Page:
Running an async task with a timeout

I wrote a function async(timeoutAfter:work:). Its goal is to run an async task with a timeout. If the timeout expires and the work hasn't completed, it should cancel the task and throw a TimedOutError.

Here’s my code. It seems to work, but I’m not sure if it’s correct. Am I on the right track here or is there a better way to achieve this?

import Foundation.NSDate // for TimeInterval

struct TimedOutError: Error, Equatable {}

/// Runs an async task with a timeout.
///
/// - Parameters:
///   - maxDuration: The duration in seconds `work` is allowed to run before timing out.
///   - work: The async operation to perform.
/// - Returns: Returns the result of `work` if it completed in time.
/// - Throws: Throws ``TimedOutError`` if the timeout expires before `work` completes.
///   If `work` throws an error before the timeout expires, that error is propagated to the caller.
func `async`<R>(
  timeoutAfter maxDuration: TimeInterval,
  do work: @escaping () async throws -> R
) async throws -> R {
  return try await withThrowingTaskGroup(of: R.self) { group in
    // Start actual work.
    group.async {
      return try await work()
    }
    // Start timeout child task.
    group.async {
      await Task.sleep(UInt64(maxDuration * 1_000_000_000))
      try Task.checkCancellation()
      // We’ve reached the timeout.
      throw TimedOutError()
    }
    // First finished child task wins, cancel the other task.
    let result = try await group.next()!
    group.cancelAll()
    return result
  }
}

Here’s a usage example. You can set the sleep amount in the await Task.sleep(100_000_000) to a higher value, e.g. 300_000_000, to see it fail.

(If you want to try this out with Xcode 13.0 beta 1, use this workaround to make Task.sleep work.)

detach {
  do {
    let favoriteNumber: Int = try await async(timeoutAfter: 0.25) {
      await Task.sleep(100_000_000)
      return 42
    }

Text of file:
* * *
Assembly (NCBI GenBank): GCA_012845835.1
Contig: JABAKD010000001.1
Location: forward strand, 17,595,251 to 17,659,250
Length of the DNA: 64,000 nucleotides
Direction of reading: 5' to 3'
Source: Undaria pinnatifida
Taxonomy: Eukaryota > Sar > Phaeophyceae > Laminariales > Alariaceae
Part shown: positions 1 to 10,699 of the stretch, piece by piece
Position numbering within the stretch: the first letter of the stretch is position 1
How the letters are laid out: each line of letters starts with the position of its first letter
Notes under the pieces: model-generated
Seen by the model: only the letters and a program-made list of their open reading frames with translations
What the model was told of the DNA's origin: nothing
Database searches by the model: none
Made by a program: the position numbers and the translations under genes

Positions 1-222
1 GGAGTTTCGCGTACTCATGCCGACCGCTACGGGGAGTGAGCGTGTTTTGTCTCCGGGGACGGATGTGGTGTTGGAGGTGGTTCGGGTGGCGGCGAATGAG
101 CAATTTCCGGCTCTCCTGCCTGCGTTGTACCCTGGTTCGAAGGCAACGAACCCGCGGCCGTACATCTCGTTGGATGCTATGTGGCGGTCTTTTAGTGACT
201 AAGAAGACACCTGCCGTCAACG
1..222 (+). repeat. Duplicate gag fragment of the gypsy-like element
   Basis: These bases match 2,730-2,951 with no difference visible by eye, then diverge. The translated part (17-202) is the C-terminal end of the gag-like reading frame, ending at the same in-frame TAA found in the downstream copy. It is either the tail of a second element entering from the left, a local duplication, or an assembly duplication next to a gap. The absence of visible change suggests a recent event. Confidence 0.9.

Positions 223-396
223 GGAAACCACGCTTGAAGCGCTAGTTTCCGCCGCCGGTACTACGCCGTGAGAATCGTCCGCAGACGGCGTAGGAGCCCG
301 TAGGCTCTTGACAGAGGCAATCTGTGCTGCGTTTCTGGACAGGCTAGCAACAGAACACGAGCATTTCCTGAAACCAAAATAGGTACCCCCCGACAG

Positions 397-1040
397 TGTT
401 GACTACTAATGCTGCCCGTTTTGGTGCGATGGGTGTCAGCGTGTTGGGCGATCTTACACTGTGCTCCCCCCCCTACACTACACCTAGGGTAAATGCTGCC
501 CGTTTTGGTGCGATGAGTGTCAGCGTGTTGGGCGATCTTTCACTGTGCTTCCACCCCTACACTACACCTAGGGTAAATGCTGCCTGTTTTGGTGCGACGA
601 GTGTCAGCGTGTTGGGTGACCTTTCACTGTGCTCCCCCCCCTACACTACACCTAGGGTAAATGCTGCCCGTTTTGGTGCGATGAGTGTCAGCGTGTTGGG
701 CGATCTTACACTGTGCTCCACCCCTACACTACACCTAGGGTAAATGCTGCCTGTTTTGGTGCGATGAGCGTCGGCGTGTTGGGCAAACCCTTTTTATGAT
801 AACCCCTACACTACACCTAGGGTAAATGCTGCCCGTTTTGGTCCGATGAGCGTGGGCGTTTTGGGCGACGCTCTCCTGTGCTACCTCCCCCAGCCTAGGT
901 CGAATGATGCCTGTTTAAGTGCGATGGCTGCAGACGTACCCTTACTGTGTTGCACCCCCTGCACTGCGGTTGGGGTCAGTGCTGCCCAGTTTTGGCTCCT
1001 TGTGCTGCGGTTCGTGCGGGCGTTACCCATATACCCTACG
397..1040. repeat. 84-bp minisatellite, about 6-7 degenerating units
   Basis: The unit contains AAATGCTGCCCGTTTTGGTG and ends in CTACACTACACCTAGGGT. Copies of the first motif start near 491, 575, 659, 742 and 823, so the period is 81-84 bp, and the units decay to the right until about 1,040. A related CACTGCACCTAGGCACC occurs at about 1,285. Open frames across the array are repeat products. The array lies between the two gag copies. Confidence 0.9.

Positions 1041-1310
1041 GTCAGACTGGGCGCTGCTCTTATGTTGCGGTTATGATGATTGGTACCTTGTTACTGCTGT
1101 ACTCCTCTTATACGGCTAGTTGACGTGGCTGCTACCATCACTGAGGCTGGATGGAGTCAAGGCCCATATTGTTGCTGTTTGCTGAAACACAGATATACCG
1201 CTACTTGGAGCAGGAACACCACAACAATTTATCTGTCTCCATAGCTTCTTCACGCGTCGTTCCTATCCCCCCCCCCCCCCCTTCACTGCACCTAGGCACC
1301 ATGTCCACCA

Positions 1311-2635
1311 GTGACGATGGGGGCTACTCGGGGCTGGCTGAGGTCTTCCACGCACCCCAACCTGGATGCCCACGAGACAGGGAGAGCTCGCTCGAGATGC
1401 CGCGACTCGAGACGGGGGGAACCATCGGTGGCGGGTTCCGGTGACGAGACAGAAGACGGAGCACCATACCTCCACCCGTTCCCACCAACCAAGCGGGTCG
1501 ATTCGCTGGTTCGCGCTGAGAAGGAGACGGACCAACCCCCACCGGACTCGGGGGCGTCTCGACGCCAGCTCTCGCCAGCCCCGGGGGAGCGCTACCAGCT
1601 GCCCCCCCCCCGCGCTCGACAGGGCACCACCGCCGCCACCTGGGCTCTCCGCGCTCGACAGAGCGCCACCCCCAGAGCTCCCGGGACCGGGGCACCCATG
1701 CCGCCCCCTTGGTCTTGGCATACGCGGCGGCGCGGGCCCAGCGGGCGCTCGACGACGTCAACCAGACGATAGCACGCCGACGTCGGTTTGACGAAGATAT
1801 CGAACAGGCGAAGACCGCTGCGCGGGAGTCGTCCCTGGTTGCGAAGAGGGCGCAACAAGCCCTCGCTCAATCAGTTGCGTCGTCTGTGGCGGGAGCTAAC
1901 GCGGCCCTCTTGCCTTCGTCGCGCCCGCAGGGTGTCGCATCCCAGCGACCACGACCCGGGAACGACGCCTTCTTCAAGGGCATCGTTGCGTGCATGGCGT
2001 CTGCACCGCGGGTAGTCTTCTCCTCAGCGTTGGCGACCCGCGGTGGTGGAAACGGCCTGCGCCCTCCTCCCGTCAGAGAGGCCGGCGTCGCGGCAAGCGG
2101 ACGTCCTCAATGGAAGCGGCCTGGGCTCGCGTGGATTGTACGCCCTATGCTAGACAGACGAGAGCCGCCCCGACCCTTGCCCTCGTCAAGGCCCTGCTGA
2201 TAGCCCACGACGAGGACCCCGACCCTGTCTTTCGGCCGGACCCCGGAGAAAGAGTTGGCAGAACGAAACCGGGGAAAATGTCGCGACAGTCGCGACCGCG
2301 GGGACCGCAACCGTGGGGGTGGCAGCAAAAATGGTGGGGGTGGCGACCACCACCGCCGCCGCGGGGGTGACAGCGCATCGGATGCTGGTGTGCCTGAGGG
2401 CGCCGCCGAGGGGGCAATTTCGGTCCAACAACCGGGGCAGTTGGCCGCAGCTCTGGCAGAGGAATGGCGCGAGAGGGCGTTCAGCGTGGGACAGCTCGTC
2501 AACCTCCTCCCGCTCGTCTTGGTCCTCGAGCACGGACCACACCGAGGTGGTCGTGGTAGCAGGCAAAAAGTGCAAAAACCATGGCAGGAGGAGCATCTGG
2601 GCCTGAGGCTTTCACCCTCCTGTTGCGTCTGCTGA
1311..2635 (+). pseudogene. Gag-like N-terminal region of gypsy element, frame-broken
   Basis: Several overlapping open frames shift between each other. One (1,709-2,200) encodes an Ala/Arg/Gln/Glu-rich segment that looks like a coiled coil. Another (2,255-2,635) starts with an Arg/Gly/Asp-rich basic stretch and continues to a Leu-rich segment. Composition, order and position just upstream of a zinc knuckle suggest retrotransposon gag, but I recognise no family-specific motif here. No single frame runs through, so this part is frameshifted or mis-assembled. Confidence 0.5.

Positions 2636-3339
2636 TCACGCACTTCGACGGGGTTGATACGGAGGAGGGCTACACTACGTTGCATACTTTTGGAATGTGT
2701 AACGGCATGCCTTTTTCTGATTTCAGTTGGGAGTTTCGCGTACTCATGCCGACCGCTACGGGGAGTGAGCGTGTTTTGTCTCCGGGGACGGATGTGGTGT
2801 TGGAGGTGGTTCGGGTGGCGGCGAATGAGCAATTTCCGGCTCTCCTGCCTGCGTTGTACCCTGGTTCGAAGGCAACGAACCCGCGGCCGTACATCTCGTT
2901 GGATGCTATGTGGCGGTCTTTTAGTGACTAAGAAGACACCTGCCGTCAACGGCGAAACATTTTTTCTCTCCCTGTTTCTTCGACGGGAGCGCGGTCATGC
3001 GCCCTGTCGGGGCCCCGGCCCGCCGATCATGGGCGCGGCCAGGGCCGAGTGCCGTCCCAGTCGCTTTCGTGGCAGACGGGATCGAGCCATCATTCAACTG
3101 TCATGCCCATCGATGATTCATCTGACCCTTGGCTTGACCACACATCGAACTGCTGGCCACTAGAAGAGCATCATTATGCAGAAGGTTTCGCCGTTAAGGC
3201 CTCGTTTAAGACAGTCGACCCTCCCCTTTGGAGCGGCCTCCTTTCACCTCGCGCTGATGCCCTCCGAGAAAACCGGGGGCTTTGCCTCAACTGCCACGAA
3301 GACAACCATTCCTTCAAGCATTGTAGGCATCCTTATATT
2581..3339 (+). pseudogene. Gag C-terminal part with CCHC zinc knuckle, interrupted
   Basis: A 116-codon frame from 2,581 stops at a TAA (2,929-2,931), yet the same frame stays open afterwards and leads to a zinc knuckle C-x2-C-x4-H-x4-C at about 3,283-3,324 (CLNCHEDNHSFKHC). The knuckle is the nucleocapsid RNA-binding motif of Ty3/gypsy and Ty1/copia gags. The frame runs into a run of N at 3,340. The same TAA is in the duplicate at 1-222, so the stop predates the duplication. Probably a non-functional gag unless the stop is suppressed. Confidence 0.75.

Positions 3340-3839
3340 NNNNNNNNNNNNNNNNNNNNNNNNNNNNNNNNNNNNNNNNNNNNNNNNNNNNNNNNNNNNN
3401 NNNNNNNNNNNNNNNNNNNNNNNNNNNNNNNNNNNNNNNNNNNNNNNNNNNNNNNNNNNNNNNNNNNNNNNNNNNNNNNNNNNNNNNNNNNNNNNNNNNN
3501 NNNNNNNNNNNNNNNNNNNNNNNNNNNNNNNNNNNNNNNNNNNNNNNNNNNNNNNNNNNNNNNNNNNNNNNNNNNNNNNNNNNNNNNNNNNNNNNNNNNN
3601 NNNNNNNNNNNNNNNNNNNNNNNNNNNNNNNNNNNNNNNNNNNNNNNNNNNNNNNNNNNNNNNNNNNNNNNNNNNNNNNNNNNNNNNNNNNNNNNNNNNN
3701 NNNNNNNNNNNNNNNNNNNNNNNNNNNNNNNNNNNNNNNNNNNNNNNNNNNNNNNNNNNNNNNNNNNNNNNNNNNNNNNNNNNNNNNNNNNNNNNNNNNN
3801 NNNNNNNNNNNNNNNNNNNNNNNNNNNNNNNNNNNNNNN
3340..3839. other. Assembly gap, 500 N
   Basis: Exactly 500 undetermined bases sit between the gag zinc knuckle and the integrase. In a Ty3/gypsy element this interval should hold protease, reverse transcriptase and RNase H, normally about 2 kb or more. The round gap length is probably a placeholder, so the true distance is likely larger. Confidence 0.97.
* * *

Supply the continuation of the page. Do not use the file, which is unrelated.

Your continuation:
print("Favorite number: \(favoriteNumber)")
  } catch {
    print("Error: \(error)")
  }
}

(Edit: Modified the code slightly to accommodate tasks that can throw.)

9 Likes

I wonder about the cost of all those coroutines being suspended in the sleep call, especially given a low timeout probability…

Is that timeout task guaranteed to start executing immediately? All this stuff is new to me obviously, but I don’t really see how that could be guaranteed.

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Right I don't think it can, tasks are scheduled on the thread pool which could be busy with other things.

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Very similar to what I did and seems to be alright. The problem is that right now sleep doesn’t stop early when cancelled, which makes this a bit worthless.

I mentioned that in the structured concurrency review. SE-0304 (3rd review): Structured Concurrency - #36 by Alejandro_Martinez

2 Likes

Couldn’t you just put the timer in a while loop that checks every second if it’s cancelled or time’s up and break accordingly?

Thank you everyone for your input. I also received good feedback on Twitter, which I wanted to link here.

Importantly, @John_McCall pointed out that a timeout API should be expressed as a deadline (a specific point in time at which the timeout occurs) rather than a duration because (1) it’s not guaranteed when the timeout task will start (as @jjoelson also pointed out), and (2) deadlines compose better when propagated to child tasks.

@jrose suggested to get rid of the explicit TimedOutError and model a timeout as a plain cancellation. I think I agree with this.

5 Likes

Though using a deadline does not really solve the problem by itself, because if you're unlucky the timeout task might be severely delayed and you might just set up the deadline too late. It seems like the timeout would need to be set up in the parent task of the task you want to have the timeout for (and have it fire outside of the tread pool?).

I’m not sure I understand what you mean. Something like this

True, but I don’t know if we should be concerned about that. It’s the nature of a cooperative system that tasks may be delayed. It’s no different in that regard than Timer in Foundation, which is also not guaranteed to fire on time.

With a deadline check, even if the timeout task gets scheduled for the first time after the deadline has passed, it would immediately cancel and thus trigger the cancellation of the "work task" at the earliest time the system was able to accommodate. I think this is as good an outcome as we can expect.

I’m not sure if I understand what you mean, but you gave me the idea to write my own sleep function with cancellation support. Thanks! This implementation sleeps for short intervals and performs manual cancellation checks in between:

import Foundation

extension Task {
  /// Like `Task.sleep` but with cancellation support.
  ///
  /// - Parameter deadline: Sleep at least until this time. The actual time the sleep ends can be later.
  /// - Parameter cancellationCheckInterval: The interval in nanoseconds between cancellation checks.
  static func sleepCancellable(
    until deadline: Date,